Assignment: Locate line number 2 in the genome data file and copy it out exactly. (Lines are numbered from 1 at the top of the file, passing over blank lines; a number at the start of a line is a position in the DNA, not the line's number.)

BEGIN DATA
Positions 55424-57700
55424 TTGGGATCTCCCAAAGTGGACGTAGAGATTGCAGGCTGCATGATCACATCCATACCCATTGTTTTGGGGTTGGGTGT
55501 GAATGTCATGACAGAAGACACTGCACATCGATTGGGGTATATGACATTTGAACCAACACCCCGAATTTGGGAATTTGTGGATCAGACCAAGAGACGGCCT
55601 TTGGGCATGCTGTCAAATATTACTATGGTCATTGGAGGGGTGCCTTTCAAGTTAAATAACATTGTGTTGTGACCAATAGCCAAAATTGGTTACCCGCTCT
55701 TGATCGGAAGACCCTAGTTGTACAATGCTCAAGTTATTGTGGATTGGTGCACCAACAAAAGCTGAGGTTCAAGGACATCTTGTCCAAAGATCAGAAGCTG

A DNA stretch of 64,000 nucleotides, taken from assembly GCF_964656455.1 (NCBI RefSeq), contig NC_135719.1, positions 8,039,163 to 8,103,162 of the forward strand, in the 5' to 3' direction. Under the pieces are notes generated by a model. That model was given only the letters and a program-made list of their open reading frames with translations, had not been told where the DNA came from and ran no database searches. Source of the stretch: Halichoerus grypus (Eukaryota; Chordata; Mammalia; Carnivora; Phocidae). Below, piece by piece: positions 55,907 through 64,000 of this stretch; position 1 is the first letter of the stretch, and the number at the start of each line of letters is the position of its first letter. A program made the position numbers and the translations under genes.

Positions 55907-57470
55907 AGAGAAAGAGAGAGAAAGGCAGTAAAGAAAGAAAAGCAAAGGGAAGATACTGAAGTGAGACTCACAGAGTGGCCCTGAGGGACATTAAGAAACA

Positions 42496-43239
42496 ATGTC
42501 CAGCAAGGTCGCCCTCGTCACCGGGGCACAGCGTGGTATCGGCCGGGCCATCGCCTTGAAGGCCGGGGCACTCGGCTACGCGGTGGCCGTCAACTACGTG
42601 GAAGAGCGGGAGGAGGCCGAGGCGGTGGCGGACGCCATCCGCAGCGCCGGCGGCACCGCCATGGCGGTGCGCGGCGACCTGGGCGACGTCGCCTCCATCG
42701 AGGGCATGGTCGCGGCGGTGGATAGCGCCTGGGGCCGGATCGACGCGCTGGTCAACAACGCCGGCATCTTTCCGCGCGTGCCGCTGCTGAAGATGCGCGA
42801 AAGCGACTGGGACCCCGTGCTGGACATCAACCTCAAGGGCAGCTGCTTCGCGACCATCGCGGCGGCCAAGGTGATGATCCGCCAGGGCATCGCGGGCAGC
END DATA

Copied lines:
55424 TTGGGATCTCCCAAAGTGGACGTAGAGATTGCAGGCTGCATGATCACATCCATACCCATTGTTTTGGGGTTGGGTGT